Ken McKay bought his first guitar in 1972, a Fender Jazzmaster, and proceeded to "mod" it, which of course required he later restore it back to original. This set the stage for his lifelong interest in lutherie. Realizing the gap between interest and proficiency, he decided to study woodworking formally. He enrolled in the School of Classical Woodcarving under Master Carver Ian Agrel which opened his eyes to design principals, trained his hands to work wood and provided the fundamentals for work as a luthier. As a bass guitar player he ventured into playing the double bass. After purchasing an antique store basket-case double bass he had acquired enough wisdom to go straight to restoration and skip the "modding". "I think I removed two hundred little screws from that thing, but in the end it taught me a lot and it actually turned out pretty good," says McKay. He started his lifelong quest of acquiring tonewood for violins, double bass and guitars. "Since then I have made them all," from violins to double basses, classical and fingerstyle guitars and his special passion, electric guitars. "I let the wood stare at me for sometimes up to a decade before it tells me what it wants to be. Yet other woods, like a chunk of old growth mahogany tells me right away." He adds, "some of the brazilian rosewood I have here is very old and has been stickered and curing for decades. I chopped down a huge white pine tree a couple of years ago and I am pretty sure those billets want to become double bass tops, I will make you one when they are ready!"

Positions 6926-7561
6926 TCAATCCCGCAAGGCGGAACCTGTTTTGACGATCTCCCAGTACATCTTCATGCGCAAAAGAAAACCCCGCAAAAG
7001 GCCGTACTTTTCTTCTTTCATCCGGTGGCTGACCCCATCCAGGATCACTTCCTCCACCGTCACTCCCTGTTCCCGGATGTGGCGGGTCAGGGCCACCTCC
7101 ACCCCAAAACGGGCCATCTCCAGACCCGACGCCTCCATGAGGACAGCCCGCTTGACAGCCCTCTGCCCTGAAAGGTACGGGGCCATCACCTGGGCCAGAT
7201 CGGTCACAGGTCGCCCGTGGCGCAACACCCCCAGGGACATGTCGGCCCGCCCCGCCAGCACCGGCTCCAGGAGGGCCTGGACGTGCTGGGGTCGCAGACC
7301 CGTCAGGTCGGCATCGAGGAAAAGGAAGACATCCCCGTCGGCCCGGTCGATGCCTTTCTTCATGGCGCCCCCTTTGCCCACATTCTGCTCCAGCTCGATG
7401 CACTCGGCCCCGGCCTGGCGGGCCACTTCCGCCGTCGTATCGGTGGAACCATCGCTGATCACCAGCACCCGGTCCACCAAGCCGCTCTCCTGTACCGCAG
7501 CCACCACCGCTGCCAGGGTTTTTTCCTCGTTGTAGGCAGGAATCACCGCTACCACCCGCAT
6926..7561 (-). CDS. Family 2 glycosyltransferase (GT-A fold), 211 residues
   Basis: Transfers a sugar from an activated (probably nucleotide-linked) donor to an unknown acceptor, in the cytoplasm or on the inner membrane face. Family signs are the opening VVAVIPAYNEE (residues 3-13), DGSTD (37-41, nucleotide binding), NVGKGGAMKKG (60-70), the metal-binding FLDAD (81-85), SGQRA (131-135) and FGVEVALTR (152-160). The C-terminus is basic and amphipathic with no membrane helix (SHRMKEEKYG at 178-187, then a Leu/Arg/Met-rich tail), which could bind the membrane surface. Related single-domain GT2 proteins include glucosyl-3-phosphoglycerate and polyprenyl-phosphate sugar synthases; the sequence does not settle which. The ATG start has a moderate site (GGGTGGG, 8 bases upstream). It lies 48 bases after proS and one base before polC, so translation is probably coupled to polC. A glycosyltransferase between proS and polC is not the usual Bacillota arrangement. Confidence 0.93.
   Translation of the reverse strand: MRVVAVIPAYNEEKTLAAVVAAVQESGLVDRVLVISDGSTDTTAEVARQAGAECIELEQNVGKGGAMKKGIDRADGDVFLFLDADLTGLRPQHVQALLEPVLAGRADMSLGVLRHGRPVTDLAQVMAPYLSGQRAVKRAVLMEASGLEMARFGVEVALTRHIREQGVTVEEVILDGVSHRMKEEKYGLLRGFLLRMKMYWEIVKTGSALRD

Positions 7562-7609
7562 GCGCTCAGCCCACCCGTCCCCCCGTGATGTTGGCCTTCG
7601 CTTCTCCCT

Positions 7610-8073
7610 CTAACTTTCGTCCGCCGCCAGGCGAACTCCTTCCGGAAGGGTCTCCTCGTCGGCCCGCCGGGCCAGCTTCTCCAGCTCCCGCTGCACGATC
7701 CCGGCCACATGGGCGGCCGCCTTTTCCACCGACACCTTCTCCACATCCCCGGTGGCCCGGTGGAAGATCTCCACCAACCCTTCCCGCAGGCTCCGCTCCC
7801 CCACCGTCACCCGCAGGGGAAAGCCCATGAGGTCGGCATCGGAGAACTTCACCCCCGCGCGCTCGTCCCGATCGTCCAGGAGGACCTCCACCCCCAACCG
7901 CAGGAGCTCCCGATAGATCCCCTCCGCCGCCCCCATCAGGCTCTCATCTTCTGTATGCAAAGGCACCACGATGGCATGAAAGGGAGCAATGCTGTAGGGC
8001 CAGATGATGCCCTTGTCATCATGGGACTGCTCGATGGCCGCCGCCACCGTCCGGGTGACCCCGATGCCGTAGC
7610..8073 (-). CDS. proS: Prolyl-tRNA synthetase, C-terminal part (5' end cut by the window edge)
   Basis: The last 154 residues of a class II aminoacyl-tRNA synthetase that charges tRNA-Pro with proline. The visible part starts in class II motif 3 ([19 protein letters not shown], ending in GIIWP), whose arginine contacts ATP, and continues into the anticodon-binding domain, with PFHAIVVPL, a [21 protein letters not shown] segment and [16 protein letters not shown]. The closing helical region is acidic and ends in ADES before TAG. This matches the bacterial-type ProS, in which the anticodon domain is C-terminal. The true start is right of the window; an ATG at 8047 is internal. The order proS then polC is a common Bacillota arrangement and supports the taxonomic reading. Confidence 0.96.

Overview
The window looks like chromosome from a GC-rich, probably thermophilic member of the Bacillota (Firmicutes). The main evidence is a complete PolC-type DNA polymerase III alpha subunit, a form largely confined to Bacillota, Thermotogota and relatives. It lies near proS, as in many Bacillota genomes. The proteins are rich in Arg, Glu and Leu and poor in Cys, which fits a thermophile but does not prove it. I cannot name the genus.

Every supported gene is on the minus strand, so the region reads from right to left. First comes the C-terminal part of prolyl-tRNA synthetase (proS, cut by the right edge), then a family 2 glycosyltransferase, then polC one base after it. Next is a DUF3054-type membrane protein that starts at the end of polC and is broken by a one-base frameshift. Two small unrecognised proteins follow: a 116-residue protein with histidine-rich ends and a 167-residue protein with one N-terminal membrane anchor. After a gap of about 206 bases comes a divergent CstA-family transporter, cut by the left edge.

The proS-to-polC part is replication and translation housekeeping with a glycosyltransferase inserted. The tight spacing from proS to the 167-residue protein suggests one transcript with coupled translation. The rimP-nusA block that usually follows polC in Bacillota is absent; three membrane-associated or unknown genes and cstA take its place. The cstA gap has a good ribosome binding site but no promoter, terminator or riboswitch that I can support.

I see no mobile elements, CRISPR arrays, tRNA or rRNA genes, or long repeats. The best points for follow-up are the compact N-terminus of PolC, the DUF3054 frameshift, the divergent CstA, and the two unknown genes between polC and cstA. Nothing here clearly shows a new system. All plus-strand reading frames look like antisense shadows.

Ten years ago McKay opened Up North Strings after loading up the tonewood, wife and kids and moving to Traverse City Michigan. "We primarily service and sell student stringed instruments and my special passion, making double basses, but making guitars, and guitar parts for other luthiers has always been a big part of my business, especially laminated guitar plates for archtop makers," says McKay. Having made some laminated guitars of his own design he started to think about paying tribute to some of the guitars that have risen to the top. "I wanted to see how close I could get to the original designs; I tried to get everything just right. Building jigs and acquiring more tonewood, including custom ordered veneer for laminating now takes the place of some of the violinmaking stuff. It is hard to make just one of the laminated guitars, it takes a lot of jiggery which is really hard to justify for just one tribute guitar. The first tribute guitar turned out so well I want see how far I can take this," says McKay, and he adds, "I have some pretty interesting designs of my own."